60 Minutes: Hey, maybe Epstein didn't really kill himself after all

Didn’t this already get settled by the Department of Justice’ review of Jeffrey Epstein’s death? “Still, questions linger,” 60 Minutes reported last night, raised mainly by forensic pathologist Michael Baden. While Baden says he’s not reaching a final conclusion, he’s troubled by the fractures of the hyoid bone and thyroid cartilage fractures. “No one had three fractures” in forty years of suicides in New York state prisons and jails, Baden claims:

Dr. Baden, the forensic pathologist hired by Epstein’s family, says the noose that was sketched and included in the autopsy report doesn’t appear to match the wounds on Epstein’s neck. And Baden says, the ligature mark was in the middle of Epstein’s neck, not beneath the jawbone, as one would expect in a hanging. Also puzzling to Baden is that Epstein would make a noose out of a bedsheet when wires and cords were present in his cell, as photographs show. …

Dr. Michael Baden: There were fractures of the left, the right, thyroid cartilage and the left hyoid bone.

This is an autopsy photo of Epstein’s broken hyoid bone, a U-shaped bone that sits under the jaw that part of the tongue attaches to. The thyroid cartilage sits at the front of the neck.

Dr. Michael Baden: I have never seen three fractures like this in a suicidal hanging. Sometimes there’s a fracture of the hyoid bone or a fracture of the thyroid cartilage.

Sharyn Alfonsi: But not three?

Dr. Michael Baden: Very unusual to have two and not three. And going over— over a thousand jail hangings, suicides in the New York City state prisons over the past 40-50 years, no one had three fractures.

One big question raised in this report isn’t so much medical as it is mechanical. Why would Epstein have torn up bedsheets for a noose when he had plenty of electrical cord to use? Epstein was allowed to use a CPAP machine, complete with extension cord, shown in photos of the cell in the immediate aftermath of Epstein’s death. It would have been a lot easier to use those cords rather than fashion ropes out of the fabric found in the cell, or at least it would have been quicker. And furthermore, Baden argues, the fractures could not have occurred without forward pressure on the larynx, which this noose would not likely have provided.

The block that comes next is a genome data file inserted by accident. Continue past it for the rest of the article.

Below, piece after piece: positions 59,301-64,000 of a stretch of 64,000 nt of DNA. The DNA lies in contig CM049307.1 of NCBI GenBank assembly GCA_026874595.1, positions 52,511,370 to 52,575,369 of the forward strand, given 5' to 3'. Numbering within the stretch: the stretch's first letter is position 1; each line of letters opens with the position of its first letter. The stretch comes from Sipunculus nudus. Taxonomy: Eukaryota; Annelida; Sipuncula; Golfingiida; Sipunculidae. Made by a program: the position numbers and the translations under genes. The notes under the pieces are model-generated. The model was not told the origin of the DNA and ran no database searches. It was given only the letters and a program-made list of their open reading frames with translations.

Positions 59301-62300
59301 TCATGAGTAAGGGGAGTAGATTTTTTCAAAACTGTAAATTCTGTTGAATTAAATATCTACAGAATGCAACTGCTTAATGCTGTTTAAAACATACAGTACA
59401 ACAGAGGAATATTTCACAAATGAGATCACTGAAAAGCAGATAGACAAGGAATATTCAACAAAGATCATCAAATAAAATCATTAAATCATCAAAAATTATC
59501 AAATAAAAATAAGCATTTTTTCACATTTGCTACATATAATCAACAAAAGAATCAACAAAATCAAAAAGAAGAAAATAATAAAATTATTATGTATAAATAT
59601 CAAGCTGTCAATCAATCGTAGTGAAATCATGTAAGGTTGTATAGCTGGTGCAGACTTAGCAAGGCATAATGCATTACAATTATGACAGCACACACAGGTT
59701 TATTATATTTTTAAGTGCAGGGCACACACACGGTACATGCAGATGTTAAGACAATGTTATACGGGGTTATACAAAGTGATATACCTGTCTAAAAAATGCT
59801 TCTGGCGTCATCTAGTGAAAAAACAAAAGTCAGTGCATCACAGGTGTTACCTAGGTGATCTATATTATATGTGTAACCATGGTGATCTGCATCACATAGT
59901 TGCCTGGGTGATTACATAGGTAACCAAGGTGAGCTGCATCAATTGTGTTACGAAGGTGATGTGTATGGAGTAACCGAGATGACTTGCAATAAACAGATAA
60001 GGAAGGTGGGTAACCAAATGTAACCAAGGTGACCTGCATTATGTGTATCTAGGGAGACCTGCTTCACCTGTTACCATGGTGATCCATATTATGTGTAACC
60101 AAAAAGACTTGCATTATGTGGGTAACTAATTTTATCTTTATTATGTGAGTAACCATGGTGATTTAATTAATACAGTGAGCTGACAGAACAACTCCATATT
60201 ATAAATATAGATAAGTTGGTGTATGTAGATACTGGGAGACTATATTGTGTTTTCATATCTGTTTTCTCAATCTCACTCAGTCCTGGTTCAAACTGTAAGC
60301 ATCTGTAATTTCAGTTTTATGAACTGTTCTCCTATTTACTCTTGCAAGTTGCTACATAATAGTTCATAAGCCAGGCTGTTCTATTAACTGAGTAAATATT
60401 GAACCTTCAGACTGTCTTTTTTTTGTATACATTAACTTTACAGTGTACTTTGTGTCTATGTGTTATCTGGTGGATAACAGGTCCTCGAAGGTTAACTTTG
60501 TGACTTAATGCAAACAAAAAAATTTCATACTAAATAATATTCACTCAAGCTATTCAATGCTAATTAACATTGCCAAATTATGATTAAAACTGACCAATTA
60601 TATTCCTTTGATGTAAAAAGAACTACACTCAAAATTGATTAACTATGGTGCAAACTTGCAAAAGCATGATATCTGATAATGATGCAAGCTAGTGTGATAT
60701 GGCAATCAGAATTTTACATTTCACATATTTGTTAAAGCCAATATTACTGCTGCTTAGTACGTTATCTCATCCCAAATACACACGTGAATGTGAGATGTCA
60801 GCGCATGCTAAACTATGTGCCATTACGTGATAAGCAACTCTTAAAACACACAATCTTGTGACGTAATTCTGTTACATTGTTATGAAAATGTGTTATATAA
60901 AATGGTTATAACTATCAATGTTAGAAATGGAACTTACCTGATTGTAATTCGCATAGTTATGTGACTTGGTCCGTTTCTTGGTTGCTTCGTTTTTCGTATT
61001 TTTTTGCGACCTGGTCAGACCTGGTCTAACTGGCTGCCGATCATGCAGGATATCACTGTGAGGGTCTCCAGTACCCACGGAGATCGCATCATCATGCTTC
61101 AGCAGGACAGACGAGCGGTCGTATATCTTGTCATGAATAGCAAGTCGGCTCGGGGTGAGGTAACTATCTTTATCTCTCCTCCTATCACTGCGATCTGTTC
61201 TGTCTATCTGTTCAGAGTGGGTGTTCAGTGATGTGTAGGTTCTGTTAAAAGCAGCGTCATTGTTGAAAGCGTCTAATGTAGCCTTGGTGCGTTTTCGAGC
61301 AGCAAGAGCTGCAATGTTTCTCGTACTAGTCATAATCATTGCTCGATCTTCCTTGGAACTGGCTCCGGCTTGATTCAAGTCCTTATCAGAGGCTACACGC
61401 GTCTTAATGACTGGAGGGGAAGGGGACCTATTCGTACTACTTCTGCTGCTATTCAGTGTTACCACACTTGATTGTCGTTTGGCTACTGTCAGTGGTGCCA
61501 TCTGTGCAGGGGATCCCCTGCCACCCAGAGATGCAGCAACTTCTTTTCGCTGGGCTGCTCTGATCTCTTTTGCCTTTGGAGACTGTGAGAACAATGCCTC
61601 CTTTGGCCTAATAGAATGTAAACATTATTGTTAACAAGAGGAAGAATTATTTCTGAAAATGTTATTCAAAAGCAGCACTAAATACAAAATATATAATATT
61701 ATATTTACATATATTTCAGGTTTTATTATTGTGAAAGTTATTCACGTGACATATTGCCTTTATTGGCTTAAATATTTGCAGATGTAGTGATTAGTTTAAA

And … what was with the injection wound on Epstein’s arm?

CBS has not made the full report available, but they have a supplemental report up on YouTube. Be aware that there are graphic images displayed in this clip, so take care in choosing to play it:

Baden made an appearance on CBS This Morning to explain his findings so far. The medical issue of the fractures can’t be fully resolved until there is more information about the position of the body, Baden notes, and there is some question as to which noose found in the cell was the one taken off the body.

There was more than one noose found? Apparently so:

It’s important to remember that Baden’s a grandstanding celebrity pathologist, which doesn’t mean he doesn’t know what he’s talking about — but does mean that his speculation should be taken with a grain of salt. Both 60 Minutes and CBS This Morning make a point of noting his self-interest in making a case for potential murder, as the Epstein family is paying him to review the case. There’s not much money or notoriety in saying that the coroner got it 100% correct, after all. That doesn’t get you 14 of 60 Minutes’ minutes, so to speak, nor does it get you a follow-up on the network’s morning show. So far, too, Baden’s not exactly even saying that much; he just has questions.

Even with a healthy dose of skepticism, however, some of those questions seem pretty legit. How did Jeffrey Epstein manage to commit the first successful suicide in this facility in the past 14 years? Why was his body moved before investigators arrived when operating procedures clearly prohibit it? Why does Epstein’s ligature marks have blood on them but the noose apparently does not? One official sloughs off these questions by quoting Sigmund Freud: “Sometimes a cigar is just a cigar.” And this might be one of those cases, too, but until someone provides more answers than questions, the suicide conclusion will never fully get past that normal level of public skepticism.